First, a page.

Caging of Animals
See also: Bedding
In our natural desire to have animals to share our lives, we keep animals in all sorts of different ways. Because of the challenges presented by keeping some of them loose in our houses, we put them in cages.
We must be very careful, when so doing, to ensure that the environment in which we keep them is climatically suitable, has enough space, contains suitable sleeping quarters and bedding materials and is interesting enough. N.B. Strong sunlight and draughts can be inclement for the occupant, with no opportunity for selection of environment. For these reasons, window areas and areas near heaters can be very unsuitable. Do not put cages where natural predators (dogs or cats) can threaten and frighten the helpless occupants.
In the case of birds, it is essential that they should have enough room to fly. Just being able to hop from perch to perch and to flap their wings is really insufficient for decent welfare. In most cases, birds can be allowed controlled freedom in the house, at times at least. Some can even be allowed outside or in an external aviary for a wing stretch, depending on their homing tendency.
It is imperative that the cage should be cleaned regularly and kept hygienic. Old and decomposing food is a health hazard, as is accumulated soiling. Drinkers and feeders should be scrupulously clean. It is best to clean with eco-friendly reagents and to rinse well. Sunlight is a very good disinfectant, so an empty cage that has been cleaned can be left in the sun to dry.
Cages should not be constructed of aluminium or galvanised material. Both are potentially toxic. Likewise, drinkers and feeders should not be made of these materials or of plastic. A bird’s perches should be wooden and preferably of varying diameter, within a suitable size range, to allow different grip for foot exercise. Natural twigs or branches are probably best but they should not be too rough, thus risking damage to a bird’s feet.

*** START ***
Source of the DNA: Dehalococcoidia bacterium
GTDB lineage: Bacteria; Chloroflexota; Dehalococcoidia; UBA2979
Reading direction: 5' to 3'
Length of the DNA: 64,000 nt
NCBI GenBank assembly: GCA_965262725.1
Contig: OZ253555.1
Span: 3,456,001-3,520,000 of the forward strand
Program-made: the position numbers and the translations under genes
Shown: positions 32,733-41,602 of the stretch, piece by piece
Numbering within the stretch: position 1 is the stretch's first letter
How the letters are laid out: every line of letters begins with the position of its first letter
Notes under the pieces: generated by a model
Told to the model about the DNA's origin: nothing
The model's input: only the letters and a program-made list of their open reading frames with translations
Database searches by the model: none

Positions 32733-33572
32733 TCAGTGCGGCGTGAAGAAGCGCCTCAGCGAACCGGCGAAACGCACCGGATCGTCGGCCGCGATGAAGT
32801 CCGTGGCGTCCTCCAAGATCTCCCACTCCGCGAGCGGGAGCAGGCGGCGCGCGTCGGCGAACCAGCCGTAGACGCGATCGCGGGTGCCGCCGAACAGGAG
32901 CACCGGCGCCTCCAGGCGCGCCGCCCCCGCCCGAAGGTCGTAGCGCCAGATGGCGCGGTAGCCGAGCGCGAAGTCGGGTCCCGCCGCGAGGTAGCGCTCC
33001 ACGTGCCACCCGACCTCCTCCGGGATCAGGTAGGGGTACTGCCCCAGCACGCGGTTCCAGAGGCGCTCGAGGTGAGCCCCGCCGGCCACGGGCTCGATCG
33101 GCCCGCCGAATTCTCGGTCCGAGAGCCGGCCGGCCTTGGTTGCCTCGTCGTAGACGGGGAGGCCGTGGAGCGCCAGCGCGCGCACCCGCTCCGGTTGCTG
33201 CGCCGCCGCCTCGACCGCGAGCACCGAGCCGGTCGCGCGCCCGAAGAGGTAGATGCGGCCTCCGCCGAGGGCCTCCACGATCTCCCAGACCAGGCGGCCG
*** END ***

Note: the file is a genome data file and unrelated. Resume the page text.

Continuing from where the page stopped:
Bedding should be of suitable material and properly maintained.
Rabbits – Their normal feces is usually formed into discrete small balls or pellets (sometimes called ‘bumbles') and comes, broadly-speaking, in two types. There is a dry, friable and greenish form, which they will usually eat for a second time, in order to gain valuable vitamins. There is a dark, more shiny form, which is dung from the second eating. When cleaning out a rabbit hutch, it is important not to prevent the ingestion of the first type of dung.
Because these animals are totally unable to forage for themselves, it stands to reason that the offered diet must be suitable to the species and be fresh or properly stored.
While there is never intention to provide less than adequate facilities, it is all too easy to fall into the trap of just accepting the norm. Remember that it is our choice to cage animals, not theirs. We are beholden to them and must provide a pleasant environment for their (lifelong) confinement. If it is possible to manage without keeping animals in cages at all, or without keeping animals that can only be kept in cages, that is the best option.